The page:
Santa Monica, California, USA
Hi Ron! Re:
"why do you think that same argument is unlikely to be applied to a mother's two-year-old daughter? Nobody need be forced to killer their toddler and nobody need be forced to not kill their child?
Let's face it. Not all things come down to personal choice. Therein, after all, would lie anarchy."
I don't understand the relationship of this first reference to anything I might have or did say, but, because moonbeam also mentions the killing of two year olds, maybe there is a specific something going on I'm not aware of. Wouldn't be the first time.
On the second statement, I think the reverse might be just as reasonably argued. Everything can revolve around personal choice, and it doesn't need to lead to anarchy. Please note I am not making a statement about absolutes.
Below are all four of Websters definitions of anarchy, included so there is not suggestion that I picked out the one which best supports my thoughts.
1. a state of society without government or law.
Well, I think you, who have made your own personal choices, haven't brought us to the brink of anarchy as defined above. I don't think my personal choices, even though some have differed from yours, have brought us to the state of anarchy either. Personal choices resulted in personal consequences and often consequences beyond a given individual. As a simple example, when I chose to close my greenhouse business, one consequence for me was that I made a substantial amount of money selling off the land. A consequence for my employees was that they were out of work.
Now, in the '30's, as a germane but not all inclusive example, hundreds of thousands of businesses were closed and millions were left without work. It was an economically terrible time. Nevertheless, anarchy did not result. We still had a government. There were still laws.
ANARCHY 2. political and social disorder due to the absence of governmental control: The death of the king was followed by a year of anarchy.
This definition seems to describe a concrete, identifiable social condition which has existed historically, and is the condition of some states today. It doesn't seem to address "personal choice," which is fine, being outside the scope of the definition.
ANARCHY 3. a theory that regards the absence of all direct or coercive government as a political ideal and that proposes the cooperative and voluntary association of individuals and groups as the principal mode of organized society.
OK, that's a political theory with three components. The advocacy of no direct government seems impractical on it's face. An anarchist may choose to advocate that notion in a free society. That doesn't mean anyone has to agree with it, or give it it much creedence. We're free to choose to dismiss it.
"coercive government" from the definition is thornier. A government, let's take an elected one, like ours -- has by collective individual decision, a right to make and enforce laws. And some of these are pretty darned coersive, like the draft when it was in effect. Not everyone chose to follow this law as we did. There were personal and social consequences stemming from either choice, but anarchy did not ensue.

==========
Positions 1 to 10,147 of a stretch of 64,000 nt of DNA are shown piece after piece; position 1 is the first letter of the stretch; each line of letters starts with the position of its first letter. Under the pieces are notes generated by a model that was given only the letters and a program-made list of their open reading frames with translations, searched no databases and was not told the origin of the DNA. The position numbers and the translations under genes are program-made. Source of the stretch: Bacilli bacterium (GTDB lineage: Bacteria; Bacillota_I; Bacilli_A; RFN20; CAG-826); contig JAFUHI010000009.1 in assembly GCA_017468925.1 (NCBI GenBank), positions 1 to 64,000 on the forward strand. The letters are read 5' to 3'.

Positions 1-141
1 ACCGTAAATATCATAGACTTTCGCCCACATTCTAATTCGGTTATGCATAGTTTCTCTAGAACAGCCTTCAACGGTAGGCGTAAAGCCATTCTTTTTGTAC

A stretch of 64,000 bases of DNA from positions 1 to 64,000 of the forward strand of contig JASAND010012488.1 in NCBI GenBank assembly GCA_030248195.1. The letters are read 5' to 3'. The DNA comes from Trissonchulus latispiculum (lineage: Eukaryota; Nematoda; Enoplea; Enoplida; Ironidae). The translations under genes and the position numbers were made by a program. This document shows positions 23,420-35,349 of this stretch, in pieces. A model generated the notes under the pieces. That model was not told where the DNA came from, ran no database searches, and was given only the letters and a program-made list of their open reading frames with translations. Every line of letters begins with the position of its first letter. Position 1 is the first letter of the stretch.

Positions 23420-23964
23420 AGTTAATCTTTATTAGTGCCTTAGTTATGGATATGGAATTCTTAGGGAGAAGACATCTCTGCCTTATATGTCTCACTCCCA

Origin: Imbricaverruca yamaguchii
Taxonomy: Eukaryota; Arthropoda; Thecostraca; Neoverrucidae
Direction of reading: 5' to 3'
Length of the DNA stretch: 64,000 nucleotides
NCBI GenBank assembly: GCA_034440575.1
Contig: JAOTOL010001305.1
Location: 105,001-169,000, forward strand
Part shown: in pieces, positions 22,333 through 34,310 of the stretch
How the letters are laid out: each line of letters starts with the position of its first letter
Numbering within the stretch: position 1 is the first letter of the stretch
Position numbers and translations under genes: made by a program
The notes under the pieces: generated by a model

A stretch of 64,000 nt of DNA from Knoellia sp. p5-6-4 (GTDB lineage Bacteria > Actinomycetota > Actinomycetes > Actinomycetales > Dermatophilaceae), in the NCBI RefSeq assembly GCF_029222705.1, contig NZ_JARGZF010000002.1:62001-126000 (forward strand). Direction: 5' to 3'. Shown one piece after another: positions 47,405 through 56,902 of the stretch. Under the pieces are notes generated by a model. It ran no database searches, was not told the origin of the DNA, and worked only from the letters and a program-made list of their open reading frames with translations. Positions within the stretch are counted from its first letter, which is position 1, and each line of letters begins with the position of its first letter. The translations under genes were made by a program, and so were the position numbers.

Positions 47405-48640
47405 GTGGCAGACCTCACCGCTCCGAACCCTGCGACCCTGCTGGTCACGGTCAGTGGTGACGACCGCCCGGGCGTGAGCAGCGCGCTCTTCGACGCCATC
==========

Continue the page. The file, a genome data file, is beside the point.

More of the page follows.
The anarchist proposal espousing "cooperative and voluntary association of individuals and groups as the principal mode of organized society" from the definition" seems to a description of the society which we have. Does it sound odd or off base to say "Democracy requires cooperative and voluntary association of individuals and groups as the principal mode of organized society"
If one eliminitates emotionally charged connotations of the word "anarchy" our societ seems to work because people "choose" to work together. There is nothing to suggest that people have to agree about everything.
ANARCHY 4. confusion; chaos; disorder: Intellectual and moral anarchy followed his loss of faith.
The first part of the definition is the description of a state or states of being, not a description of nature or consequences of choice. The example of the word as it can be commonly used is no more than that.
I'm sorry that whomever the "he" is in the example of usage experienced confusion chaos disorder and intellectual and moral anarchy following his loss of faith. But the example doesn't flow from the definition, and there is no reason to accept that this anarchic state is a logical, predictable, or invetable consequence of a loss of faith.
It doesn't have much to do with the consequences of free choice either.
I'm glad we have a government. I'm glad we have rules. I'm glad we have a great latitude to make free choices within the context of those rules. I'm also glad we don't have a state religion which it thinks we should or must agree with. It lets all of us make very personal choices.
I don't mean to put words in your mouth or thoughts in your head which aren't there, but it seems that in your post describing anarchy as a likely consequence of choice, moralistic judgement is the underlying source of the argument. I wouldn't care even if it were overt source of the argument. It's a choice anyone is entitled to make.
However, the excesses of a religious based limitation of choices can get pretty scary. In Merry Olde England, there were times when one could be murdered by the state for a) happening to be a Catholic; b) choosing to remain a Catholic; or c), converting to Catholicism. Similary, in Merry Olde England under Catholic reign, one took one's life in one's hands, or had one's life taken from them, for choosing to be a Protestant. And etc for many past and present societies. Sometimes, this leads to downright anarchy.